Spring is Here and So Are Allergies

Springtime is officially here and providers here at Atkinson Family Practice (AFP) say that springtime allergies are a huge concern this time of year.  According to Johns Hopkins Medicine, pollen allergies affects about 50 million adults in the United States each year which is also the sixth leading cause of chronic illness in the United States.  The medical definition of an allergy is “an overreaction of the immune system to substances that generally do not affect other individuals.” (Center for Disease Control and Prevention)

Allergic reactions could be either bothersome meaning they are a mere annoyance or a life threatening reaction.  Symptoms of seasonal allergies include runny nose, watery eyes, sneezing, coughing, itchy eyes, itchy nose, and dark circles under the eyes.

There are many ways to mitigate allergy symptoms, including  over-the-counter medication or through more natural ways. The most routine over-the-counter methods involve antihistamines, nasal sprays, and eye drops.    If you prefer to use a more natural method to help mitigate the symptoms of allergies you could try nasal irrigation, which uses warm water that was distilled or previously boiled, a quarter teaspoon of salt, and a quarter teaspoon of baking soda.  This combination is used to clear out mucus and open sinus passages naturally.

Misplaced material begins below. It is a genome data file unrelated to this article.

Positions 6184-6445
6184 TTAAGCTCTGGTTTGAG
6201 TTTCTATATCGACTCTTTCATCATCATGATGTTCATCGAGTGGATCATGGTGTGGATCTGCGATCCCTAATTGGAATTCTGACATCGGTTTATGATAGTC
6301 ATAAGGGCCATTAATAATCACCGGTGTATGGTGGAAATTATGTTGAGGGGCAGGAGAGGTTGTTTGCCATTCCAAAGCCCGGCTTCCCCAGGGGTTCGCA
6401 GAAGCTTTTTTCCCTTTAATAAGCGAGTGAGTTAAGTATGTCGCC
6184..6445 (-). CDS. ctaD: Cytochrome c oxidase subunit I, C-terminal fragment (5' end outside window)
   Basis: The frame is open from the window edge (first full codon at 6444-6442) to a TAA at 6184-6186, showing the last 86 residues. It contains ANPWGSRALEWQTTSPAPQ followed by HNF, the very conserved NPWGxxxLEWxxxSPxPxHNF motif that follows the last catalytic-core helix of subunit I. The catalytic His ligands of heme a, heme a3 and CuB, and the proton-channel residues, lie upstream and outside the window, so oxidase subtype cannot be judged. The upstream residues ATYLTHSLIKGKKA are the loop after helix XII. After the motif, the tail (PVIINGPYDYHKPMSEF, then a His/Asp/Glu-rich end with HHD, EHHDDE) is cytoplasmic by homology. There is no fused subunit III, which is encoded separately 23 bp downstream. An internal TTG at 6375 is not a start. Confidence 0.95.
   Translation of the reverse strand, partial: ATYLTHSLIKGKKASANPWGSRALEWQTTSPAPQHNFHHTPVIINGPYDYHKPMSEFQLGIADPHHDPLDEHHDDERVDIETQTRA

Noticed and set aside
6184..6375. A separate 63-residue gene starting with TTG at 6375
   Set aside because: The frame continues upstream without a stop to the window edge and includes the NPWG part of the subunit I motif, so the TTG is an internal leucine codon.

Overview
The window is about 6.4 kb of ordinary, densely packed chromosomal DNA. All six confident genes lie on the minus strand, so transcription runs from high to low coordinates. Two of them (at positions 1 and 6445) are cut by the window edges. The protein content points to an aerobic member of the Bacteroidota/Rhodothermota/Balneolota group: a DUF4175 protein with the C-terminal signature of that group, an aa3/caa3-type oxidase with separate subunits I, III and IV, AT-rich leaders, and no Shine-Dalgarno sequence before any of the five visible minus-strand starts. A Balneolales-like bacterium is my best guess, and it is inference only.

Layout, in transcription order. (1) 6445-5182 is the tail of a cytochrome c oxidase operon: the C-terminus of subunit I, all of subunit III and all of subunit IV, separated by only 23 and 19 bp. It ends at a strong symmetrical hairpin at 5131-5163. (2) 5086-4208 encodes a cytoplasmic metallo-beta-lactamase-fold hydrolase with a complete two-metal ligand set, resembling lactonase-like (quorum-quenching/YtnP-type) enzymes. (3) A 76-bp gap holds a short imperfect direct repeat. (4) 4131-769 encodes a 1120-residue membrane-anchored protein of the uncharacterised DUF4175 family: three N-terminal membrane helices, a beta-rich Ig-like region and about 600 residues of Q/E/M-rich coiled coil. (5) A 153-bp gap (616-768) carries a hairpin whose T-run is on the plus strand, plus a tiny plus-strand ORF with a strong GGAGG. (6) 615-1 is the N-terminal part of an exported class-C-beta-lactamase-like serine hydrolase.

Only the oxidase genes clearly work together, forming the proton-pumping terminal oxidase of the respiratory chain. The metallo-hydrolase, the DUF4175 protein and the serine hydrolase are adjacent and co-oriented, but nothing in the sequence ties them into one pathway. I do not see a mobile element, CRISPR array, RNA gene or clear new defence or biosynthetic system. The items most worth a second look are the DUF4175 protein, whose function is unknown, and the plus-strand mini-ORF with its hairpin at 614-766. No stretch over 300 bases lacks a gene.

Another way to alleviate your symptoms and go medicine free is to go for a jog.  It may sound counter-productive to head outdoors, but a moderate-intensity work out can significantly reduce allergy symptoms.  Seriously!!! “Exercise may decrease the body’s release of irritating histamines and other biological mediators, the same say some medications do,” according to Sindhura Bandi, MD, who is an assistant professor at Rush University Medical Center in Chicago, IL.  

If you ask AFP provider and Springfield College professor Charles Milch, he recommends that patients be proactive before allergy season starts.  He likes to “see our patients who have seasonal allergies two weeks before allergy season starts to check in and help them prepare.”

Other steps you can take to help during this time include;  staying indoors when the pollen count is high, keeping doors and windows closed during the spring months, cleaning air filters and vents within the home, cleaning bookshelves and other surfaces where pollen can build up over time.  Increasing the amount you vacuum to twice a week can also help, and it is also recommended that you wear a mask while vacuuming to protect yourself from pollen, mold, and dust that is trapped within your carpet.

While we hope you find these tips helpful, we know the best care for you and your seasonal allergies is to schedule an appointment to see your primary care provider.    To make an appointment, simply call us at (413) 549-8400.


Centers for Disease Control and Prevention. “Allergies.” Centers for Disease Control and Prevention, U.S. Department of Health & Human Services.

Mayo Clinic Staff. “Seasonal Allergies: Nip Them in the Bud.” Mayo Clinic, Mayo Foundation for Medical Education and Research.

“Seasonal Allergies.” Prevention, Apr. 2014, p. 054. Health & Wellness Resource Center

WebMD. “How to Handle Your Spring Allergies.” WebMD, WebMD.